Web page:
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A comprehensive guide to 3D MEMS packaging methods and solutions
Written by experts in the field, Advanced MEMS Packaging serves as a valuable reference for those faced with the challenges created by the ever-increasing interest in MEMS devices and packaging. This authoritative guide presents cutting-edge MEMS (microelectromechanical systems) packaging techniques, such as low-temperature C2W and W2W bonding and 3D packaging.
This definitive resource helps you select reliable, creative, high-performance, robust, and cost-effective packaging techniques for MEMS devices. The book will also aid in stimulating further research and development in electrical, optical, mechanical, and thermal designs as well as materials, processes, manufacturing, testing, and reliability. Among the topics explored:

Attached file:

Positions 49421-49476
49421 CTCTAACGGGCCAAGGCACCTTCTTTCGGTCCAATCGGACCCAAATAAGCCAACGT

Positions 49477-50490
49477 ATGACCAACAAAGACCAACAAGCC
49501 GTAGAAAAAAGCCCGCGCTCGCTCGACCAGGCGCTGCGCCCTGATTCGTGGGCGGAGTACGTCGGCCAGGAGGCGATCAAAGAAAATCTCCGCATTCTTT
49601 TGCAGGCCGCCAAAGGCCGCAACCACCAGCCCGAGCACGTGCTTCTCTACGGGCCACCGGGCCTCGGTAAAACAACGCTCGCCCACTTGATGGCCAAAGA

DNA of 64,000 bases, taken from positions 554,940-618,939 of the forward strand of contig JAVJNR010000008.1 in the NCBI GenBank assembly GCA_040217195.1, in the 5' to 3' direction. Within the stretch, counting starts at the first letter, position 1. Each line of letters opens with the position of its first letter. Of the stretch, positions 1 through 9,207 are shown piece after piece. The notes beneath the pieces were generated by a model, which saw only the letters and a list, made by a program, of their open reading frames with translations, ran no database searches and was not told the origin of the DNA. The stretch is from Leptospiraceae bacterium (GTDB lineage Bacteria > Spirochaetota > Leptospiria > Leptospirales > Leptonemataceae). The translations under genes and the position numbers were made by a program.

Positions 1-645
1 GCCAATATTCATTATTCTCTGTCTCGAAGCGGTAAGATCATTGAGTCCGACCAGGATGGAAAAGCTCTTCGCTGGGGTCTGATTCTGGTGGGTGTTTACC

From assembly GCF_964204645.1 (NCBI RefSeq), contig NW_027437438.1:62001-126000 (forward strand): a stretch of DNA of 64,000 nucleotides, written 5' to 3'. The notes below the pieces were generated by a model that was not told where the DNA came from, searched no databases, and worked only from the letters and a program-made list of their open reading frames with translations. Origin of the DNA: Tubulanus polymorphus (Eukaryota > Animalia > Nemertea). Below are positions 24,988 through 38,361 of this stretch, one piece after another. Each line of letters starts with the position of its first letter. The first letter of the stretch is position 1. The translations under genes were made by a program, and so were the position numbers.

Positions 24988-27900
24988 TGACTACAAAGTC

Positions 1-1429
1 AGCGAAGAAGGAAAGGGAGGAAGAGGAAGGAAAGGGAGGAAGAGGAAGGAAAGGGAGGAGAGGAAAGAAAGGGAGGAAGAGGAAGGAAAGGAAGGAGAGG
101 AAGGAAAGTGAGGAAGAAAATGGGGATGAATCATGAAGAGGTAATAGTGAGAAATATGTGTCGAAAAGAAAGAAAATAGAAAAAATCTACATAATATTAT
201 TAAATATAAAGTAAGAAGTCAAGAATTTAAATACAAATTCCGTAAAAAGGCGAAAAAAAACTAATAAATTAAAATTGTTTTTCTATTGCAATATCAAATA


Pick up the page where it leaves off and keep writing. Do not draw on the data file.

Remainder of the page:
Advanced IC and MEMS packaging trends
MEMS devices, commercial applications, and markets
More than 360 MEMS packaging patents and 10 3D MEMS packaging designs
TSV for 3D MEMS packaging
MEMS wafer thinning, dicing, and handling
Low-temperature C2C, C2W, and W2W bonding
Reliability of RoHS-compliant MEMS packaging
Micromachining and water bonding techniques
Actuation mechanisms and integrated micromachining
Bubble switch, optical switch, and VOA MEMS packaging
Bolometer and accelerameter MEMS packaging
Bio-MEMS and biosensor MEMS packaging
RF MEMS switches, tunable circuits, and packaging
Table of contents